As I ventured in writing ebooks for Kindle myself, I noticed many people do have the same questions I got. And they were not always finding the answers. I decided to write down what I learned so far in hope it will help aspiring writer out there; you.
It is a good thing to break down the whole process into simple steps. Climbing Mt Everest is a huge undertaking and will scare you. But if you break it down into smaller steps and take each one of them individually it looks much more accomplishable. It is the same with writing a book; be it your first novel or a nonfiction work. So let’s start.
For some it is the hardest part, for others, it is the easiest because the got plenty of ideas. IMHO it is important that you somehow relate to the topic as writing about something you don’t like is a dread, and the chance drastically increases that you won’t finish it. Remember how it felt to write essays in school? Boooring :-)
Now remember what happened when you could write about a topic that you love? It felt much better, and your readers will notice this. Here are some tips for finding your ideas.
Take your time and create a list and do not judge in this step. It does not matter, just collect. I prefer doing this with pen and paper as I feel more connected doing it this way. But it is up to you.
Just don’t take forever, limit this step to 1 or 2 days and then decide. And stay with your decision. You want to finish, and your first book will not make you famous anyways.
When you chose your topic, it is time to do a bit research. The focus is on a bit. If you start doing to much research you get into the Paralysis through Analysis state and won’t accomplish anything. It is a bad state, and it happens to me too, and I can tell you it is hard work and willpower to overcome it. I found it much easier not to fall into this trap in the first place.
Take some time and carefully do your research, but do not overdo it. Limit it also to 1 or 2 days and then stop. Doing more might trap you in Paralysis through Analysis.
When you collected now enough information about your topic, it is time to structure it. The structure will help you to set some boundaries for writing. Your chapters feel right and not just thrown together. Also, it does help you with doing your writing sessions later. You can work on a single chapter or even a subchapter and know exactly what should be included. You can focus and don’t stray away.
Write each section you want to write about on a post-it note or index card. Do it briefly, but in a way that you still know what it means.
Now you go through your bunch of post-its and group similar topics. A group forms the content of a chapter now, and each post-it can be a subchapter. Do it with all notes. Take a rest and go over each group, order the subchapters, throw subchapters out if they don’t fit or rearrange them into another chapter.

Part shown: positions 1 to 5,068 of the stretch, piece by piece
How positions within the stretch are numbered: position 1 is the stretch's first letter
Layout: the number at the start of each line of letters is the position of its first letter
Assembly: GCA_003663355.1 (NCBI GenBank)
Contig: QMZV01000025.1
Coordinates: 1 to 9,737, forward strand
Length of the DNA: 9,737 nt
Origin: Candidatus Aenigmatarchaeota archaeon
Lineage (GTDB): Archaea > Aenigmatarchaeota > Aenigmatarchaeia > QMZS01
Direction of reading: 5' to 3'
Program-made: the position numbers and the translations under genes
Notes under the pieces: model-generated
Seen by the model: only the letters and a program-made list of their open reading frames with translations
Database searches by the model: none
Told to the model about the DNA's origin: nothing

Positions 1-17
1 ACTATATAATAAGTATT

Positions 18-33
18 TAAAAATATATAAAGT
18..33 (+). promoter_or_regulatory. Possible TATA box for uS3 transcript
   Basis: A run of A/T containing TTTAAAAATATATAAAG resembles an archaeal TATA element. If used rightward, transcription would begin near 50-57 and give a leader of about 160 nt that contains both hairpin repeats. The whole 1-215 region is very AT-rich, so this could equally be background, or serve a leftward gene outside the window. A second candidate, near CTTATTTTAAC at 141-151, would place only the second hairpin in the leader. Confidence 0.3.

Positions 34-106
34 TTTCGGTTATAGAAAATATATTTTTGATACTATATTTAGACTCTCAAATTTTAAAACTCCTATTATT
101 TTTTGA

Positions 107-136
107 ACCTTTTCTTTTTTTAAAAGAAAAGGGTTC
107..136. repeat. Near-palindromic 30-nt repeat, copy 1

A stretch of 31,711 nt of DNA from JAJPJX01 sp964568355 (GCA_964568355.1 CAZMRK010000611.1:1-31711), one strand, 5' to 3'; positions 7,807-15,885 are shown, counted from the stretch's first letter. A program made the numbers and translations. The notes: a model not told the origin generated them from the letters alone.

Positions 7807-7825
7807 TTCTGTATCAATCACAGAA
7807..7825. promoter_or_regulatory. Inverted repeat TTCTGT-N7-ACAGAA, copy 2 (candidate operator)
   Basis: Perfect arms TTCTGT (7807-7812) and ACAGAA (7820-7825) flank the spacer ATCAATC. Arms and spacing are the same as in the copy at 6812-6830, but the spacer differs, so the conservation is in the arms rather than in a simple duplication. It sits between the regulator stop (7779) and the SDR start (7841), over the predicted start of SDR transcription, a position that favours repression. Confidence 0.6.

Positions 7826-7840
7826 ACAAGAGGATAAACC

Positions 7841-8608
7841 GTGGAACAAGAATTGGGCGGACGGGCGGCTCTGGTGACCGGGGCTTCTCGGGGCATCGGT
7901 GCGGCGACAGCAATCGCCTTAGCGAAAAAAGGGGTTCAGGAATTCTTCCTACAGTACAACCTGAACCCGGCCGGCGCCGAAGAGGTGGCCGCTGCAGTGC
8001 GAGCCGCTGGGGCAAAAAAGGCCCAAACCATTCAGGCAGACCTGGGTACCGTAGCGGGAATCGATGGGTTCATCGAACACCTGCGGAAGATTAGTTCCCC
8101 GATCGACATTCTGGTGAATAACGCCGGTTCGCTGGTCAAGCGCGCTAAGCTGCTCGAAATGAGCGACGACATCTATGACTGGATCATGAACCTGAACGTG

See Pat Flynn, a successful entrepreneur, doing it live. This method is priceless.
Of course, you can outline on the computer, and it might have an advantage with works like George R. R. Martin’s. I noticed the old school way works better for me, no battery things required, I can work outside, and I am not limited by the way the software think I should work.
Take one day for your first iteration and another day for checking again with a fresh and clear mind. It might help if you take a day off in between.
Our outline helps us now with focussing our writing sessions. We don’t have to think about what to write; you already outlined it before. We just need to fill in the blanks under each subchapter. You can work on a chapter or even a subchapter and just focus on it.
Before you start writing, turn off any distractions. Get a quiet place, be alone, no phone and better no internet.
When you are ready, start with a brain dump for the chapter. Write down anything that comes to your mind for this section. Write. Write and Write. Don’t think and don’t edit. As Scott and Khan suggest it is important to get it out of your mind, so you get words on a paper and ideas out of your head making room for new things.
And if you need to add a number, or can’t remember a word or even think you need to do research, keep writing and insert a short to do for later.
Depending on how fast you write you get a first draft in no time. It will be ugly and full of spelling and grammar mistakes, but it does not matter, nobody will see it. Important is your ideas are on paper now.